Petition delivered to Downing Street

Posted: Friday 15 December 2017

The Macular Society has delivered its petition to end needless sight loss to Number 10 Downing Street.

The petition, which reached 11,000 signatures, was handed over by Macular Society volunteers Chris Thorley and Elaine Shaw.  

Chris, who has myopic CNV, was forced to invade the headquarters of his local healthcare commissioners when he experienced delays to treatment.

He had waited more than nine months for urgent treatment. Although he is now receiving treatment, he will never regain the sight he has lost while he waited. 

The petition calls on the Department of Health to prioritise eye health and put a stop to these unnecessary delays, which lead to needless sight loss.  

Cathy Yelf, chief executive of the Macular Society, has recently written to health secretary Jeremy Hunt and the chief executives of NICE and NHS England about Chris Thorley’s situation.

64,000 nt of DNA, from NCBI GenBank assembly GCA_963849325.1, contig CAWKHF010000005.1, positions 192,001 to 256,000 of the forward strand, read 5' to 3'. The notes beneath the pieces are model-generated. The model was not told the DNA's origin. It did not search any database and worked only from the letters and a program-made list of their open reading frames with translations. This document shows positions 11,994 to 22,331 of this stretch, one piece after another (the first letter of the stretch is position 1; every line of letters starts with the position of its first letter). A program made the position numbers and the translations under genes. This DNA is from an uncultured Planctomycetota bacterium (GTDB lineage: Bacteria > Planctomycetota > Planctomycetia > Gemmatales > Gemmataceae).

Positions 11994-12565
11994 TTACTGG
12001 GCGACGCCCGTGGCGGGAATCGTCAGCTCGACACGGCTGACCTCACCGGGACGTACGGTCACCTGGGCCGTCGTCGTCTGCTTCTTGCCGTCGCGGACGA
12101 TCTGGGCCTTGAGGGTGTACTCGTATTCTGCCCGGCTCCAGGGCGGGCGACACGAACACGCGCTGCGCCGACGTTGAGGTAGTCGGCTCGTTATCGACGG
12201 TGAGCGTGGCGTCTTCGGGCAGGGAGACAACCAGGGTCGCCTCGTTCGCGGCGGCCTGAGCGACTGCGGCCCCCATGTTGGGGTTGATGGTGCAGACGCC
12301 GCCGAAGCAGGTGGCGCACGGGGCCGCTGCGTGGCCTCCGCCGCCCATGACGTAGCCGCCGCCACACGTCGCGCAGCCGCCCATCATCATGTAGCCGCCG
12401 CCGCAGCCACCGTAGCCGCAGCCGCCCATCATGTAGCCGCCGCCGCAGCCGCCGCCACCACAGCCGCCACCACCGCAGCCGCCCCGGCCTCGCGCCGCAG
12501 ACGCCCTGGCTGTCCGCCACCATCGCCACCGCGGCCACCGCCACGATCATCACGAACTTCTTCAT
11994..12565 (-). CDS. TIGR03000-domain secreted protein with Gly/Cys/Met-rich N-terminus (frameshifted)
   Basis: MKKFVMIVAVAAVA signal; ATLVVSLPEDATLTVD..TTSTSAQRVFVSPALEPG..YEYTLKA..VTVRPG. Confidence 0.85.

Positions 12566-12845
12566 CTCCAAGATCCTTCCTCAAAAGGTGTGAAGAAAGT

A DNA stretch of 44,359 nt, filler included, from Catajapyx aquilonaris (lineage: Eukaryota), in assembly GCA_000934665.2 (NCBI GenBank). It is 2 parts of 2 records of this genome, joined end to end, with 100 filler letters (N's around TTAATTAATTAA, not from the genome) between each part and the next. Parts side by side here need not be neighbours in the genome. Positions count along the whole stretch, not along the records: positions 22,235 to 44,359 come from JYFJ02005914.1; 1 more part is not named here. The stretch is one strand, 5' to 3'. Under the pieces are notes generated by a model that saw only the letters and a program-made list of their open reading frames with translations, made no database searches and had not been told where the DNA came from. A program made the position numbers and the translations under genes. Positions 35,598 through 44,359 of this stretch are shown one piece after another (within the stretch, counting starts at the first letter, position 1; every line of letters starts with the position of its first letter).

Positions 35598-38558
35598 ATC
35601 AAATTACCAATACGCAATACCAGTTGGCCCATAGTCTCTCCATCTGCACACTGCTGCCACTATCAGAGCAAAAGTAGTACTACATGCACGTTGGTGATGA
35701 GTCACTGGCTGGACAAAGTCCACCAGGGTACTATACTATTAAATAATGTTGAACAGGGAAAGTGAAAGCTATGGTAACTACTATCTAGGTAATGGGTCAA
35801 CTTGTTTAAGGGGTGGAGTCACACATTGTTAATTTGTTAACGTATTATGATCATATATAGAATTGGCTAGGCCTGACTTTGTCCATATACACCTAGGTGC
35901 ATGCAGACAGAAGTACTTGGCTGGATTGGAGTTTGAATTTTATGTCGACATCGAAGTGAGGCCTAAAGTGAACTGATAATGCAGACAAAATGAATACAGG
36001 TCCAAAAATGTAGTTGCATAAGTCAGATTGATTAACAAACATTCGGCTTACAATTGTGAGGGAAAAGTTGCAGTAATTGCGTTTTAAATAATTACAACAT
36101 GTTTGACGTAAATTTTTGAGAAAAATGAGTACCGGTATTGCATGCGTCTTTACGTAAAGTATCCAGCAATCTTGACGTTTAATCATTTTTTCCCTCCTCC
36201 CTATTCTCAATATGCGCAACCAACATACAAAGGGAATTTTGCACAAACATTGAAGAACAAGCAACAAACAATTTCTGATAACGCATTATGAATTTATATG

She said: “It is very distressing for patients to be in this position and, of course, when patients go untreated for many months they inevitably suffer irreversible sight loss.”

Many more people told us that they’d experienced something similar to Chris, including Elaine Shaw who also has myopic CNV. Elaine was refused an alternative treatment when the one she was receiving stopped working.

Elaine said: “I felt absolute shock and disbelief. The implications are that if they stop treating you, you will lose your sight.” 

In the petition many people shared their own stories of delays, poor treatment and lack of communication.

Cathy added: “Day after day we hear of shocking variation in the quality of care offered to people with macular disease. NHS eye clinics are overwhelmed but there are numerous ways in which services may be improved, clinically, holistically, and indeed, financially. What is required, above all, is direct and accountable leadership, with the authority to intervene at both local and national level, across providers, commissioners and indeed, NHS England.”
The Macular Society has called for the urgent appointment of an eye-health commissioner, able to lead ophthalmologists, optometrists and the wider NHS eye-service so all patients receive the highest level of care, and taxpayers receive value for money in the service that is provided.